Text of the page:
"The son of Black Hawk is a noble specimen of physical beauty - a model for those who would embody the ideal of strength. He was painted, and had his hair cut in a strange fantasy." It was remarked by many in the same city at that time, that Black Hawk's "pyramidal forehead" strongly resembled Sir Walter Scott's, while others found in its peculiar outlines a very striking similarity to those of the well-known Stephen Girard. Washington Irving, writing concerning him from Jefferson Barracks in December, 1832, says: "He has a fine head, a Roman style of face, and a prepossessing countenance." Many of our older citizens, who knew him personally, describe him as embodying in his countenance an expression of deep cunning, and as rather lacking in intellectuality. He was however, extremely superstitious, and it is more than probable that the war in which he engaged in '31 and '2 was owing largely to the influence of a half breed Winnebago and Sac prophet, named Wabo-kieshiek, (White Cloud,) although his constitutional hatred of the Americans, and the unwarranted aggressions of the latter in many cases, undoubtedly materially assisted precipitating the matter. In all, however, he was, with many failings, a great man - possessing a depth of character, a reach of means, energy, and patriotic feeling which, developed under the promotive and powerful influences of civilization, would have elevated him to the proud rank of those whom the world recognizes as "Great."
In regard to the treaty of 1804, there are two accounts. One regards it as a bona fide transaction, whereby the lands of the Sacs and Foxes were sold by responsible men of the tribes; and that it was further ratified by a part of the tribe in a treaty with Gov. Edwards and Auguste Choteau in September 1815, and by another with the same commissioners in May 1816. These further allege, that the United States allowed the Indians to remain upon any portion of this land so long as it remained the property of the Government, and that the lands occupied by the Sac village at Rock River, had been surveyed and sold, and hence could no longer be justly occupied by the Indians.*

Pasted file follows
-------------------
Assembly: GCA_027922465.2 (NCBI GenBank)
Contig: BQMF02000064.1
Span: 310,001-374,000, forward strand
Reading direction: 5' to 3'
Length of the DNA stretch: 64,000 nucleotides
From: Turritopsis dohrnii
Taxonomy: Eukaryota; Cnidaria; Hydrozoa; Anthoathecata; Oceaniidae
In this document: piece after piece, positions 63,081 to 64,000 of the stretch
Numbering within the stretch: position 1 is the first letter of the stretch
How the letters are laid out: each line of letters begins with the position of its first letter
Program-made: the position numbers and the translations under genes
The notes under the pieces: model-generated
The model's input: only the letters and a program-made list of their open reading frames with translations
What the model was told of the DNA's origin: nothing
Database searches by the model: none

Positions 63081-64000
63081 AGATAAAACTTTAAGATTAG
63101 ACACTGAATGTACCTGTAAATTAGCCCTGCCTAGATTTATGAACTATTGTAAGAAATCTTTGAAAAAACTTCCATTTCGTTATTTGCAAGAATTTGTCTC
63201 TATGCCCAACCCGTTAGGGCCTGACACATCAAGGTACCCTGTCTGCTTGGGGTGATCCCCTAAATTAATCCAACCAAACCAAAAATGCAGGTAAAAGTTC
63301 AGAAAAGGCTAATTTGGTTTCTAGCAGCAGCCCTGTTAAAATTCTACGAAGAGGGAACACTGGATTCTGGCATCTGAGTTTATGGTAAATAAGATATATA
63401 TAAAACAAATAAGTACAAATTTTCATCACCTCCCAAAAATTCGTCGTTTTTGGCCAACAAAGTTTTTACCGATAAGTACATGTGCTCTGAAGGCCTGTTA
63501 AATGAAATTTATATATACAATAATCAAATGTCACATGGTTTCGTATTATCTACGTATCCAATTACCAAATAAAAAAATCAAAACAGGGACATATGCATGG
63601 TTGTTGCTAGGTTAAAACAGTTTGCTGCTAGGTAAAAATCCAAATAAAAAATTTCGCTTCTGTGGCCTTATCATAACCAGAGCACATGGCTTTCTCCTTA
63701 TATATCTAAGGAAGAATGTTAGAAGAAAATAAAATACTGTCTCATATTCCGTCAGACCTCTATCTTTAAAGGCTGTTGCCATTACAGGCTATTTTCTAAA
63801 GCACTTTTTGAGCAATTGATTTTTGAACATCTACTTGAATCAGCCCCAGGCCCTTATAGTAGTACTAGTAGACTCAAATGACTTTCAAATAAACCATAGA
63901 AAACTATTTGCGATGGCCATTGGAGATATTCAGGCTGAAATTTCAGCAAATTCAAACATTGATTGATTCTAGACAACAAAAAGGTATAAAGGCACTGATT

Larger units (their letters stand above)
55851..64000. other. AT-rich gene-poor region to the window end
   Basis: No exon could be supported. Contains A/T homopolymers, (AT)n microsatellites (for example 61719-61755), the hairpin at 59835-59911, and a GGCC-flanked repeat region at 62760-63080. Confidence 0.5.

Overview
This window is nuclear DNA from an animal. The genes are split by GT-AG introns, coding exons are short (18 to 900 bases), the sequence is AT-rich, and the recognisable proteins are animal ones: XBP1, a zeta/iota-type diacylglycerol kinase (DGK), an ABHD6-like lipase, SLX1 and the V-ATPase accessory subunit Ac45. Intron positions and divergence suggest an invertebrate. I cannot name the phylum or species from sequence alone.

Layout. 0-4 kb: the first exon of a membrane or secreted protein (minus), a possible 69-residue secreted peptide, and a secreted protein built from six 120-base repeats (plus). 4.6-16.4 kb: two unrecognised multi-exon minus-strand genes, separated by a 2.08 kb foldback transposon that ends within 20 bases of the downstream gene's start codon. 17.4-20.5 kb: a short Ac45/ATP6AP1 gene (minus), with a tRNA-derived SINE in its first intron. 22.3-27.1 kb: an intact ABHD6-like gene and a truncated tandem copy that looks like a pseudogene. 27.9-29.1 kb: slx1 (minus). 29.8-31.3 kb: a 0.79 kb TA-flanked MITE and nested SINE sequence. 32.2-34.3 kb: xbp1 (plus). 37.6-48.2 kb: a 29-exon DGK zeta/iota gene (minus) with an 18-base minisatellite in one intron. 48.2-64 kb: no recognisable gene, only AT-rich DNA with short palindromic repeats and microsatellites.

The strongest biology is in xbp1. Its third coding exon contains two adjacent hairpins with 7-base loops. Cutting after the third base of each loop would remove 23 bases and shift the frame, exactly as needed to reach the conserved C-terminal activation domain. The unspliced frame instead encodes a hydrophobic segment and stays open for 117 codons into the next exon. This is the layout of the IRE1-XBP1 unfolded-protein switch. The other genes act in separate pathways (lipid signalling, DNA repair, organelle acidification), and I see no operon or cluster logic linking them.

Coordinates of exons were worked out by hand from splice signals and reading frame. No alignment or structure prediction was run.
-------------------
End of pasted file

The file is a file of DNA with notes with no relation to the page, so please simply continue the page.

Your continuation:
The other account, which is that of Black Hawk himself, states quite a different story. It is, that an Amerian having been killed by one of Black Hawk's men, the murderer was arrested and imprisoned at St. Louis. Four Indians were dispatched by the tribe to St. Louis to release the incarcerated Indian. "by paying for the person killed" - according to their custom. The return of the four is thus described by Black Hawk:
"Quash-qua-me and party remained a long time absent. They at length returned, and encamped a short distance below the village - but did not come up that day - not did any person approach their camp! They appeared to be dressed in fine coats, and had medals. From these circumstances, we were in hopes that they had brought good news. Early the next morning the Council Lodge was crowded - Quash-qua-me and party came up, and gave the following account of their mission:
'On their arrival at St. Louis they met their American father, and explained to him their business, and urged the release of their friend. The American Chief told then he wanted land - and they had agreed to give him some on the west side of the Mississippi, and some on the Illinois side, opposite the Jeffreon. When the business was all arranged, they expected to have their friend released to come home with them. But about the time they were ready to start, their friend was let out of prison, who ran a short distance, and was shot dead! This is all they could recollect of what was said or done. They had been drunk the greater part of the time they were in St. Louis!'